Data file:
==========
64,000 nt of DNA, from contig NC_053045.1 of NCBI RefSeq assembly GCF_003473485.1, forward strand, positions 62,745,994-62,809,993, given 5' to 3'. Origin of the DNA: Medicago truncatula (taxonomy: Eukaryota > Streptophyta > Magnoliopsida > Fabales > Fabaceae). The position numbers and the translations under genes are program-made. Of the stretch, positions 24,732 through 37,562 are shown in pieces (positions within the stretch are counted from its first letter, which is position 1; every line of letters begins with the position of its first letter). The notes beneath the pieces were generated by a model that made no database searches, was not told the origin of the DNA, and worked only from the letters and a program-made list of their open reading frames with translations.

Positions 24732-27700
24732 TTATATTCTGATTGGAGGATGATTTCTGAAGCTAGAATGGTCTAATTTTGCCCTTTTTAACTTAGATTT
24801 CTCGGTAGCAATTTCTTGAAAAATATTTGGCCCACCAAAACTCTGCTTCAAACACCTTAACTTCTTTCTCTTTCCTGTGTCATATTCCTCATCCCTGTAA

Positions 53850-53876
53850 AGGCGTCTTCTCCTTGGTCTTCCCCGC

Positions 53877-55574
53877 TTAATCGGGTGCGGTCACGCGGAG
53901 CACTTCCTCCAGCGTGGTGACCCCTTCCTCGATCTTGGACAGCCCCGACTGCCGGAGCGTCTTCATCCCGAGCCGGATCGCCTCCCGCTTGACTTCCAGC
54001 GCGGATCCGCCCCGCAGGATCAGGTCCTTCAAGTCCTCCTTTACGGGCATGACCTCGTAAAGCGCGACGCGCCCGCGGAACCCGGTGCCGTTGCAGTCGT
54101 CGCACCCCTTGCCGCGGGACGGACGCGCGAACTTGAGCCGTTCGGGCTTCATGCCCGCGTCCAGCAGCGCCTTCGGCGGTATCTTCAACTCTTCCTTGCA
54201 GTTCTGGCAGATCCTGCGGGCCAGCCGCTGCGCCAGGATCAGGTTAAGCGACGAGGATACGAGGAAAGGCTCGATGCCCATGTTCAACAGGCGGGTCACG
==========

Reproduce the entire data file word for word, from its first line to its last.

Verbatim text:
64,000 nt of DNA, from contig NC_053045.1 of NCBI RefSeq assembly GCF_003473485.1, forward strand, positions 62,745,994-62,809,993, given 5' to 3'. Origin of the DNA: Medicago truncatula (taxonomy: Eukaryota > Streptophyta > Magnoliopsida > Fabales > Fabaceae). The position numbers and the translations under genes are program-made. Of the stretch, positions 24,732 through 37,562 are shown in pieces (positions within the stretch are counted from its first letter, which is position 1; every line of letters begins with the position of its first letter). The notes beneath the pieces were generated by a model that made no database searches, was not told the origin of the DNA, and worked only from the letters and a program-made list of their open reading frames with translations.

Positions 24732-27700
24732 TTATATTCTGATTGGAGGATGATTTCTGAAGCTAGAATGGTCTAATTTTGCCCTTTTTAACTTAGATTT
24801 CTCGGTAGCAATTTCTTGAAAAATATTTGGCCCACCAAAACTCTGCTTCAAACACCTTAACTTCTTTCTCTTTCCTGTGTCATATTCCTCATCCCTGTAA

Positions 53850-53876
53850 AGGCGTCTTCTCCTTGGTCTTCCCCGC

Positions 53877-55574
53877 TTAATCGGGTGCGGTCACGCGGAG
53901 CACTTCCTCCAGCGTGGTGACCCCTTCCTCGATCTTGGACAGCCCCGACTGCCGGAGCGTCTTCATCCCGAGCCGGATCGCCTCCCGCTTGACTTCCAGC
54001 GCGGATCCGCCCCGCAGGATCAGGTCCTTCAAGTCCTCCTTTACGGGCATGACCTCGTAAAGCGCGACGCGCCCGCGGAACCCGGTGCCGTTGCAGTCGT
54101 CGCACCCCTTGCCGCGGGACGGACGCGCGAACTTGAGCCGTTCGGGCTTCATGCCCGCGTCCAGCAGCGCCTTCGGCGGTATCTTCAACTCTTCCTTGCA
54201 GTTCTGGCAGATCCTGCGGGCCAGCCGCTGCGCCAGGATCAGGTTAAGCGACGAGGATACGAGGAAAGGCTCGATGCCCATGTTCAACAGGCGGGTCACG